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A Cat Called Liberty

Liberty, a Bengal cat who belonged to a blond hair, blue-eyed girl, went missing a few months ago and I’m still thinking about her. Lost animals are emotional and difficult for many reasons, the main being they don’t stay in one place. Most of the information I get from lost animals feels like bread crumbs leading to an outcome that may or may not happen. The stress on all accounts is real. The most stressful is when the animal has a reason for leaving and not coming back. That’s Liberty.


How do I tell a little girl that her friend purposely walked out?


Kelly and I did several sessions together both in person and over the phone trying to find this cat. It consumed several hours of my time each week, and I know it consumed Kelly’s life. Each place Liberty led us was exactly as she described, but she was never there. She kept showing us the number 821 which we assumed to be an address, so we walked through ditches, up and down highways, backs of restaurants, drove through neighborhoods, and scoured maps, slowly finding all the landmarks she’d described. Each place she led us to evoked more hope and more frustration. Each place accurate. Each place empty.

After several months of trying, we decided to let her go.


Then came Luna.


Luna, a beautiful gray Bengal, a guide, a friend, a companion, a kitten born on August 21st (821) who would lift the girl’s spirits, bring new lessons, and new love. A kitten who proved to be exactly what the girl needed, and more.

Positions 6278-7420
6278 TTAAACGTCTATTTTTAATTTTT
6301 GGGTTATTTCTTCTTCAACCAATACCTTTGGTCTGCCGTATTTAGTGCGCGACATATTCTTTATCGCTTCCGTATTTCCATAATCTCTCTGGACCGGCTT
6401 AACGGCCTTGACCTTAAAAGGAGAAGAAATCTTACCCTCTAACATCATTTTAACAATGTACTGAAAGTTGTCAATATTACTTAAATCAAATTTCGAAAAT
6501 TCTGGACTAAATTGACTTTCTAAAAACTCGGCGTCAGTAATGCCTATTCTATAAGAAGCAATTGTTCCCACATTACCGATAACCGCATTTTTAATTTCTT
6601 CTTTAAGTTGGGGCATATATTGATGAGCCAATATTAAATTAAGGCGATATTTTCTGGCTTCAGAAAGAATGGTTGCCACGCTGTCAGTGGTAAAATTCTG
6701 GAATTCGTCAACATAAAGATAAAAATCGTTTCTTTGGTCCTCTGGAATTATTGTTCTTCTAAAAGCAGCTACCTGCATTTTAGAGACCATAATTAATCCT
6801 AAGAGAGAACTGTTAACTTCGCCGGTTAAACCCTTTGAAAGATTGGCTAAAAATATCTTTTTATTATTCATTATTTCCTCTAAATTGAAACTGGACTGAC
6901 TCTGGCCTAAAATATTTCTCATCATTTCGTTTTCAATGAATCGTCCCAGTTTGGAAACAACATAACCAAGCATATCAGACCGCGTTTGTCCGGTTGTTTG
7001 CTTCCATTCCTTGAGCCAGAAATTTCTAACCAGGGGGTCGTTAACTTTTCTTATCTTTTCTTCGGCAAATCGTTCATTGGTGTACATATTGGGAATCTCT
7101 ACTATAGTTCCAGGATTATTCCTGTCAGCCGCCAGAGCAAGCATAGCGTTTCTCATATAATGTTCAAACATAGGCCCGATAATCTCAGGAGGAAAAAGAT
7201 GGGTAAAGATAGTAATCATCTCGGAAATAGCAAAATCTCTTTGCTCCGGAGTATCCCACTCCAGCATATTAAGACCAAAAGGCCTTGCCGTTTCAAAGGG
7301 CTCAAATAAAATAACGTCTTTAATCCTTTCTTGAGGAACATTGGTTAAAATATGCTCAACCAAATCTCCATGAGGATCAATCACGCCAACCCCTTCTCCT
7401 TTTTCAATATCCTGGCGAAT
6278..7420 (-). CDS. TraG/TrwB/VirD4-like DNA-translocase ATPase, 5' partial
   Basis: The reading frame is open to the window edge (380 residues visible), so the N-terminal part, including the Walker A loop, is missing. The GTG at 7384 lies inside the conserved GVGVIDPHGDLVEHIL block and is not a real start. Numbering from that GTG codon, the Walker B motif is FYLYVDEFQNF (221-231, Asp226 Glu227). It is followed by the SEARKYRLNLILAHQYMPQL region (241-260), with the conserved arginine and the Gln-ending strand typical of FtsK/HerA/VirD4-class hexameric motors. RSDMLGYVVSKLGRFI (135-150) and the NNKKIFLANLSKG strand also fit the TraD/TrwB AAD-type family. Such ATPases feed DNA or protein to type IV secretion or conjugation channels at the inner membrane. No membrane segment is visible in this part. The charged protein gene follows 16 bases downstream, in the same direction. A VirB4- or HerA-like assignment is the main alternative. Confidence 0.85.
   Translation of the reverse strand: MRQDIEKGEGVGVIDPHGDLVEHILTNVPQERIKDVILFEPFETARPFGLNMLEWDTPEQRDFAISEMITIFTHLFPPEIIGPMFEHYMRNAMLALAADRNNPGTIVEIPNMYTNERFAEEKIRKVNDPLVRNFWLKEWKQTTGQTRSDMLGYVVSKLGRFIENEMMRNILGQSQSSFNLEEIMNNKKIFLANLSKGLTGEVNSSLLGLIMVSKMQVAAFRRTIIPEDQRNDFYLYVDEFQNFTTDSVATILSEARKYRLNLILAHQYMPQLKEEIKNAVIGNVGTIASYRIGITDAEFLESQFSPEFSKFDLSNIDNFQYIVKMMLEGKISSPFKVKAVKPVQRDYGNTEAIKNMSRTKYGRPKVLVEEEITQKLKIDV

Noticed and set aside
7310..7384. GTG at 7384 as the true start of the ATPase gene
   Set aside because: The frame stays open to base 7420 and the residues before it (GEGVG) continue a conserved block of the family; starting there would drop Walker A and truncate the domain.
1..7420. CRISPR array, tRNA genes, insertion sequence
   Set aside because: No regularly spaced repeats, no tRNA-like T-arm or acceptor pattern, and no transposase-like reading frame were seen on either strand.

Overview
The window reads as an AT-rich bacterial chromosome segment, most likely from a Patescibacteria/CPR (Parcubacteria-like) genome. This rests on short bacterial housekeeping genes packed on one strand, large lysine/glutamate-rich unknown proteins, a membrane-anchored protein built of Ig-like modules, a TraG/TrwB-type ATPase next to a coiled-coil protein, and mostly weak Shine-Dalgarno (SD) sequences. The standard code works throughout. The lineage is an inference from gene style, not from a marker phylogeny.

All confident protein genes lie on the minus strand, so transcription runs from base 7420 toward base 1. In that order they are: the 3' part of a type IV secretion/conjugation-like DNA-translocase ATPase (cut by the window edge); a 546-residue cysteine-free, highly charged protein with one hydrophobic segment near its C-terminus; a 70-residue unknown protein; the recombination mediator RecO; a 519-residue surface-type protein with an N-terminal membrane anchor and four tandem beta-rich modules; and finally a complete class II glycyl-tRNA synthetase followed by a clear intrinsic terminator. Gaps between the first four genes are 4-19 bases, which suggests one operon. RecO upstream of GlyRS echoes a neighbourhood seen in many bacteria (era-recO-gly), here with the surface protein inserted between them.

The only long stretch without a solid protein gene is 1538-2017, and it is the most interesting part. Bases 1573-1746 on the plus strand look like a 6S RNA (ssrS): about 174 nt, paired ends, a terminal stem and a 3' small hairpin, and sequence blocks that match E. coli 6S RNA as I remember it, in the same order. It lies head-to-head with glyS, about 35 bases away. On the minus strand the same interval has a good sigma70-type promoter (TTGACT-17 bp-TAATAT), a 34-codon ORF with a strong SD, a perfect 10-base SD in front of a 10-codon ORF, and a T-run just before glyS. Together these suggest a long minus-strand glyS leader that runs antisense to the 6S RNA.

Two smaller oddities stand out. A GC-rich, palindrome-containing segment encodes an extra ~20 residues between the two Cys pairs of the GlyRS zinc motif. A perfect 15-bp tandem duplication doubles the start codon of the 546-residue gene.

Animals come from a much higher perspective than most humans, and they will always take the path of least resistance. It might be hard for us to lose an animal we love, but there is always a reason, and there is always deliberate intent behind their actions. Some animals come home, others leave to guide different people, and some leave so another can come in.


Liberty taught a little girl about love, loss, forgiveness, and new beginnings. She taught Kelly how to guide her daughter through the grieving process, and how to let go of other’s experiences. She taught me to look between the lines, and to see that there is always a bigger picture, even if it’s not what the person wants to hear.


If you’ve lost an animal, know that there is always deliberate intent behind their actions. It’s not personal. Animals come to teach us lessons, they know what their lessons are, and they have their own lifepath. Try to remember the lessons you’ve learned from those you’ve lost. Sometimes those lessons are found in their absence, and learning to trust the journey.



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